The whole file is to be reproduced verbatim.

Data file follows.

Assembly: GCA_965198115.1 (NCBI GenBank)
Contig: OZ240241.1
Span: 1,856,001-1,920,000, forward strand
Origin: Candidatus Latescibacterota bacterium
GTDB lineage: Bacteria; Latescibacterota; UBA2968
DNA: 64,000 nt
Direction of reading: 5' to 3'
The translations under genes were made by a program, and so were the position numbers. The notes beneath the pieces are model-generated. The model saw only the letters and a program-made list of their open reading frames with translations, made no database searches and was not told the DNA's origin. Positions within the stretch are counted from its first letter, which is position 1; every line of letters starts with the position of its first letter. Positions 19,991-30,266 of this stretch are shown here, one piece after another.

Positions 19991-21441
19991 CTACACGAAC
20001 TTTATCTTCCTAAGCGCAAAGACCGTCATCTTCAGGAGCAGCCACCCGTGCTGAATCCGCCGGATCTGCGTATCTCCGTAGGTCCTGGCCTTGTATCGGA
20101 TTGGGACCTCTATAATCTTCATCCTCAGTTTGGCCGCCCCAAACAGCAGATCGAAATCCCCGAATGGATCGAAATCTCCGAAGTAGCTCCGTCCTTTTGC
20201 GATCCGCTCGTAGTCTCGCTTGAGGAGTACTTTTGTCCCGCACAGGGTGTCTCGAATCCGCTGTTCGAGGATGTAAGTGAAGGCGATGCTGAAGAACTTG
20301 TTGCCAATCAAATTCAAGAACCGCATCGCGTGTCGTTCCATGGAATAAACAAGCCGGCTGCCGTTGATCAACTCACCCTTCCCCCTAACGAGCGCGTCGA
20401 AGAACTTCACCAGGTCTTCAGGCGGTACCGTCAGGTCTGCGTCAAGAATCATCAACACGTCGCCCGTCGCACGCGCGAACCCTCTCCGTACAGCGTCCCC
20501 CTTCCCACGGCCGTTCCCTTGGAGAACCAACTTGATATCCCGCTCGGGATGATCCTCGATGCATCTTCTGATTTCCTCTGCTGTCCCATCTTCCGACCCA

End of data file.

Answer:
Assembly: GCA_965198115.1 (NCBI GenBank)
Contig: OZ240241.1
Span: 1,856,001-1,920,000, forward strand
Origin: Candidatus Latescibacterota bacterium
GTDB lineage: Bacteria; Latescibacterota; UBA2968
DNA: 64,000 nt
Direction of reading: 5' to 3'
The translations under genes were made by a program, and so were the position numbers. The notes beneath the pieces are model-generated. The model saw only the letters and a program-made list of their open reading frames with translations, made no database searches and was not told the DNA's origin. Positions within the stretch are counted from its first letter, which is position 1; every line of letters starts with the position of its first letter. Positions 19,991-30,266 of this stretch are shown here, one piece after another.

Positions 19991-21441
19991 CTACACGAAC
20001 TTTATCTTCCTAAGCGCAAAGACCGTCATCTTCAGGAGCAGCCACCCGTGCTGAATCCGCCGGATCTGCGTATCTCCGTAGGTCCTGGCCTTGTATCGGA
20101 TTGGGACCTCTATAATCTTCATCCTCAGTTTGGCCGCCCCAAACAGCAGATCGAAATCCCCGAATGGATCGAAATCTCCGAAGTAGCTCCGTCCTTTTGC
20201 GATCCGCTCGTAGTCTCGCTTGAGGAGTACTTTTGTCCCGCACAGGGTGTCTCGAATCCGCTGTTCGAGGATGTAAGTGAAGGCGATGCTGAAGAACTTG
20301 TTGCCAATCAAATTCAAGAACCGCATCGCGTGTCGTTCCATGGAATAAACAAGCCGGCTGCCGTTGATCAACTCACCCTTCCCCCTAACGAGCGCGTCGA
20401 AGAACTTCACCAGGTCTTCAGGCGGTACCGTCAGGTCTGCGTCAAGAATCATCAACACGTCGCCCGTCGCACGCGCGAACCCTCTCCGTACAGCGTCCCC
20501 CTTCCCACGGCCGTTCCCTTGGAGAACCAACTTGATATCCCGCTCGGGATGATCCTCGATGCATCTTCTGATTTCCTCTGCTGTCCCATCTTCCGACCCA